Writer Cullen Bunn and artists Jesus Saiz and Cliff Richards continue to explore space alongside a half-dozen Lanterns in "Green Lantern: The Lost Army" #3, where John Stewart's contingent of Lanterns meets Relic, through whom Bunn introduces readers to the "War of Dwindling Light." Incited by the Dimming, the collective fading of the light that will eventually power the spectrum of Lanterns, the War has Relic in search of the reservoirs -- the source -- of the light. The key word being "eventually," as Bunn has placed the Lanterns "elsewhen" as opposed to "elsewhere" in the universe.
The "Lost Army" of Lanterns appears aware that they are time-tossed but, in "Green Lantern: The Lost Army" #3, Bunn pitches them in league with both Relic and Krona, which puts the Lanterns on edge. The precariousness of their situation raises the dander for Guy Gardner and John Stewart, who get the bulk of the Lanterns' dialogue in this issue. The other Lanterns have small bits to contribute, but Bunn makes it very clear that this is Stewart's story, or -- more directly -- Relic's story intersecting with Stewart's. As this is Relic's first time meeting the Lanterns, he is in perfect position for exposition, which Bunn presses to fill space in this issue.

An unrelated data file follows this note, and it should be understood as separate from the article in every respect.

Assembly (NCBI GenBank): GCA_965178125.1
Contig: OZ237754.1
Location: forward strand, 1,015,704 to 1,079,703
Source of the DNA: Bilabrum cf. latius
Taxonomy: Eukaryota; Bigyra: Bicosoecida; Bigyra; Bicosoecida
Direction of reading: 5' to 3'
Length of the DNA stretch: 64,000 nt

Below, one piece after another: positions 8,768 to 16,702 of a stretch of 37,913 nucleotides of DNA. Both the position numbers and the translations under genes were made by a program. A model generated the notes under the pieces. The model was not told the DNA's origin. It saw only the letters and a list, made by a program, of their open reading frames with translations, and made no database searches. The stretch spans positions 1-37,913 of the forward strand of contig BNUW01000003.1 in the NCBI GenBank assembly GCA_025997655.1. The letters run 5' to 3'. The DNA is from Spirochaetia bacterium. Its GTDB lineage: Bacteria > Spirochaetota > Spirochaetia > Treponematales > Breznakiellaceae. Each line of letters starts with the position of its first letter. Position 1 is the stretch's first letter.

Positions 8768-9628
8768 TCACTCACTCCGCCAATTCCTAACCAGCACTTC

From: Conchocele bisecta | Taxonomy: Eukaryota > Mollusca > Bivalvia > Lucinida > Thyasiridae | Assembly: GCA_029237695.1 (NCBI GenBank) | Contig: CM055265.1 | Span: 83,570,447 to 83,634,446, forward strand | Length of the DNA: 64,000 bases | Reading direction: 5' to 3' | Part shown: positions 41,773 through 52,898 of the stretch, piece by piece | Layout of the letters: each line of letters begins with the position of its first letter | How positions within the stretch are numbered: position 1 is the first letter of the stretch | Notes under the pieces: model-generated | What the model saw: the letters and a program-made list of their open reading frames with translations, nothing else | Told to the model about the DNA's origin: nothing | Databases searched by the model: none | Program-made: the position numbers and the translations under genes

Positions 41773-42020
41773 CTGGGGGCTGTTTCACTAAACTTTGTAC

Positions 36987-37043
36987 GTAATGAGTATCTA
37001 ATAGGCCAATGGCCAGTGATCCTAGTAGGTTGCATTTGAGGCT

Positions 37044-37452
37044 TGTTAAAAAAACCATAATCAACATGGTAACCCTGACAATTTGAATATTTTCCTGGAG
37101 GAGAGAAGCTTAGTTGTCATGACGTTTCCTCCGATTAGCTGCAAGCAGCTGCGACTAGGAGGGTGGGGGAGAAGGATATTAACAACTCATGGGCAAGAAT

Most of the issue is filled with talking, but Bunn keeps the dialogue balanced, giving the story snappy pacing throughout while adding details to the crew present in these pages. Lucky for Bunn, Jesus Saiz is on task for the art for most of those expository bits. Saiz's characters all carry a wide range of emotions, not only through facial expressions but in their body language and even via their placement within each panel. Saiz seems to find the right angle for every line of dialogue, making it impactful and balanced with Sharpe's word balloons while still holding prominence in-panel. Saiz colors his own art, which certainly helps the artist maintain the intended emotion and feeling throughout each scene.
Lending a hand for both the flashback scene and the final battle of the issue, Cliff Richards provides visual diversity in this issue. Richards' work, while solid and strong, just doesn't have the dimensional depth of Saiz's and his settings are not as natural and immersive. That said, his storytelling is sharp and he makes some nice camera angle choices to emphasize the emotions present. Michael Atiyeh's colors are a little more bold and vibrant, in line with "traditional" comic coloring, where Saiz's colors are soft and pastel-based.
Sharpe makes the most of his assignment with a variety of word balloon styles used throughout the issue. The best additions he provides are the brilliant, subtle tags for each character as they first appear in the issue. Green Lanterns' names are outlined in a green glow, others in a black outline, and Guy Gardner's tag is framed in a red and green glow. The tags aren't overwhelming, but they are effective, especially for a series that is still in the early issues of its run.
"Green Lantern: The Lost Army" #3 is a solid story packed with details and mounting suspense. Six Lanterns and two of their most noteworthy foes packed into tight quarters with potential disaster creeping in is a fine recipe for an interesting story. Bunn, Saiz, Richards, Atiyeh and Sharpe appear to be making the most of the combination and give readers a dramatic adventure sure to appeal to most every Lantern fan.